Exactly what do we mean when we say crazy stuff like “center of gravity,” “critical mass” and “transit village” when describing whether a neighborhood or transit station area is successful? Good question. I said those things last week in Eric Roper’s insightful Star Tribune piece about the progress of development around the Lake Street station in Minneapolis. Most urbanists know our little code words; we nod and wink about good urbanity, but what do we mean? Well, I guess it boils down to “would you want to take a walk there?” and “would you want to live there?” Setting aside the complicated issues surrounding development at Lake Street that Roper describes, let me take you on a little travelogue to demonstrate. Today’s destination: Eastern Market in Washington D.C.
Eastern Market is a neighborhood centered around a Metro station and marketplace of the same name less than one mile southeast of the capitol. It is a place I enjoy walking and would consider living. My family visited there last spring, and we chose a vacation rental in a lovely stretch of rowhomes on South Carolina Avenue, a stone’s throw from the Metro station with a walk score of a bazillion. And with a six- and two-year old, walk we did.
The sidewalks are plenty wide for mothers pushing a double-wide stroller to pass commuters on their way to the Metro station in the morning.
Boulevards are tree-lined and the relatively calm streets have plenty of on-street parking; as the first provides shade and both of these things provide protection for pedestrians. Homes on our South Carolina Avenue are set back with larger front yards, but other streets in the neighborhood are set back less but still have pleasant private front yard space.
The owners of our vacation rental have three kids, and they pointed us in the direction of the playground in Marion Park, one block to the west.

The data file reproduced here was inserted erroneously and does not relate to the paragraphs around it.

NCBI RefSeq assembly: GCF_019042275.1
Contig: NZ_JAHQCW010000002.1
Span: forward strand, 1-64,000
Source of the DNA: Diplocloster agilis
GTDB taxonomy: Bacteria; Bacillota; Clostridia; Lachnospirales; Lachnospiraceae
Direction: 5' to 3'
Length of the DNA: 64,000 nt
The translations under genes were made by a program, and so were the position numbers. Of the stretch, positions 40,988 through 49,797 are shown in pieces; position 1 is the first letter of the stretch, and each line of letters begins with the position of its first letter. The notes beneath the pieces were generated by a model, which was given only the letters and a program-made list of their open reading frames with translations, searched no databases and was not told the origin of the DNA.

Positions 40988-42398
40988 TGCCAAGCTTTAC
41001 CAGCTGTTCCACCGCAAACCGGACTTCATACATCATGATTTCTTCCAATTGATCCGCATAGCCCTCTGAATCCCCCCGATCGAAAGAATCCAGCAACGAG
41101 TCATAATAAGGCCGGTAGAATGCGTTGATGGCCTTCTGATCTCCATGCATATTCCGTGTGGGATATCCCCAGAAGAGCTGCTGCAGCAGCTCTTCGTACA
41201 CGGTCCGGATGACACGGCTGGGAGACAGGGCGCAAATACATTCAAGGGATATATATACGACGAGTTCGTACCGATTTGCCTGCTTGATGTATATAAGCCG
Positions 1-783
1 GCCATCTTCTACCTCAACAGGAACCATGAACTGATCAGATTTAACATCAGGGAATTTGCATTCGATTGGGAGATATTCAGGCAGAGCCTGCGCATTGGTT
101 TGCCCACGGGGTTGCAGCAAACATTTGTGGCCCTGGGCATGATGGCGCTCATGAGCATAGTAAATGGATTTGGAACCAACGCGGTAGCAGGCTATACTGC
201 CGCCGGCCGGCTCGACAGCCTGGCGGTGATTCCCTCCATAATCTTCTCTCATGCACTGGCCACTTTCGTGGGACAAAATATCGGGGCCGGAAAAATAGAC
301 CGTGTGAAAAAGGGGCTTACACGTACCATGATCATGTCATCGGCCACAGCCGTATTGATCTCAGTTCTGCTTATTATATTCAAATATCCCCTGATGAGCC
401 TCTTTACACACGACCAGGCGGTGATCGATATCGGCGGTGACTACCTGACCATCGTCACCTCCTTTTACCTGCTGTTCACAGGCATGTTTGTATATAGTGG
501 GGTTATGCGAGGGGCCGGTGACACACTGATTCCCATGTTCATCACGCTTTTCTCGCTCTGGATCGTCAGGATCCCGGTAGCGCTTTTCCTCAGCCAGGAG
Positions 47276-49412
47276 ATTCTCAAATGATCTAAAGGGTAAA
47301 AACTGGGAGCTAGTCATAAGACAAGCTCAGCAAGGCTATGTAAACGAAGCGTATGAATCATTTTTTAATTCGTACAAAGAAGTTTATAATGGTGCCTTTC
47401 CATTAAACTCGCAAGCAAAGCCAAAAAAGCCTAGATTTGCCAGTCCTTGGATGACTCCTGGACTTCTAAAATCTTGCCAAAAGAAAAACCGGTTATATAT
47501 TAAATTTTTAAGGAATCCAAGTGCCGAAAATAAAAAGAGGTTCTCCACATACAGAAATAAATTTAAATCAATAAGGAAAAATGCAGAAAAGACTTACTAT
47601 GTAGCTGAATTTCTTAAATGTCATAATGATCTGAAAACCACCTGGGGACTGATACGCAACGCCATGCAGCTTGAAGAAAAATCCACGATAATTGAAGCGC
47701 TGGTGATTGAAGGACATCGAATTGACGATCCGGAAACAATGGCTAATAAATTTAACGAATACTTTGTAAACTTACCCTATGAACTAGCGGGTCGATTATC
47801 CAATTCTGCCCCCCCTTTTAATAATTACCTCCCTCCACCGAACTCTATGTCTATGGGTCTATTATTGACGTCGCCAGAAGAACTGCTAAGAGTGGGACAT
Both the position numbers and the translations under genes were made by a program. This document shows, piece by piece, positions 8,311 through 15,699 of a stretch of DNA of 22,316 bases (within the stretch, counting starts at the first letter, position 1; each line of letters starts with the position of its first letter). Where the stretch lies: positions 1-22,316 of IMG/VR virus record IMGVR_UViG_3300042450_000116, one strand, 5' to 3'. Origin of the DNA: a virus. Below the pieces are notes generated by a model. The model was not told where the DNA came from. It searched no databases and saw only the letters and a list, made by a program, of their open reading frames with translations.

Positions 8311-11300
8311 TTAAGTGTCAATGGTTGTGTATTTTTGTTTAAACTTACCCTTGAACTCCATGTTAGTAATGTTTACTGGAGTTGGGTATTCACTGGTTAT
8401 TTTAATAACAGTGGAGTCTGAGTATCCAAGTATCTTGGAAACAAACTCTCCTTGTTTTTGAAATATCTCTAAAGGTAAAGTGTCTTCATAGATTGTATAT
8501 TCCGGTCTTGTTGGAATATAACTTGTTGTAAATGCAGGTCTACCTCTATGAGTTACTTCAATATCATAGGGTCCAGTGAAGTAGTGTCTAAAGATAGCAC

As you can see, both kids had a splendid time, and the playground clearly is a huge magnet for neighborhood kids.
On market days, Eastern Market is buzzing with people, indoors and outdoors, as 7th Street is closed to vehicles. It is a wonderful place for people of all ages. The history of Eastern Market is rich, and it took considerable work for it to be the bustling marketplace we know today.
The pleasure of a vacation rental when traveling with children is having a kitchen, which allows for meals without the hassle of going out. For that a grocery store is a prerequisite, and a Harris Teeter was located less than one mile southeast along Pennsylvania Avenue.
Of course, we ate at a few restaurants as well. Just around the corner, 8th Street is full of shopping and restaurants, plenty of which are family-friendly. The street itself is family-friendly, well-scaled with a lot of stuff in the way that is effective at slowing traffic, including back-in diagonal curb parking! Both street and sidewalks are pleasantly congested.
Pennsylvania Avenue is the largest street in the area, with multiple lanes and a large center median. Yet while it moves cars, crossing is very pedestrian-friendly, even with kids. Crosswalks are large and very clearly defined, and crossing signals have sufficient countdowns, clearly calibrated for people.
Whereas there are plenty of cars in the area, there isn’t a single spot in the entire Eastern Market neighborhood where walking is actually unpleasant. We didn’t walk across streets with our eyes closed like Hans Monderman, but walking was a distinct pleasure. My kids’ favorite place to walk was past the fire station.
Being literally across the street from the Metro station makes Eastern Market an excellent jumping-off point for touring the city. The kids loved the subway, and we were able to easily visit the National Gallery, Spy Museum, Chinatown, and even Foggy Bottom (Shaw’s favorite word) and the hike over to Georgetown.
By the way, because of the required distance one must cover, perhaps the best way to see the sights of the National Mall is by bicycle.
Eastern Market is a great urban neighborhood for a lot of reasons, some related to excellent planning, others luck, and still others simply an attitude that puts pedestrians first. It wasn’t always the wonderful place it is today as it has followed the arc of many city neighborhoods since the 1950s. But strip away all of that and you will find the fundamental building blocks of good urbanism – walkability. Yes, there is an art to walkability, but it boils down to something pretty straightforward. Sidewalks are wide enough, traffic is tamed, there is transit service, housing is attractive, retail lines the sidewalk, and front doors abound. Bottom line is Eastern Market is a great place to walk. And I could see myself living there.
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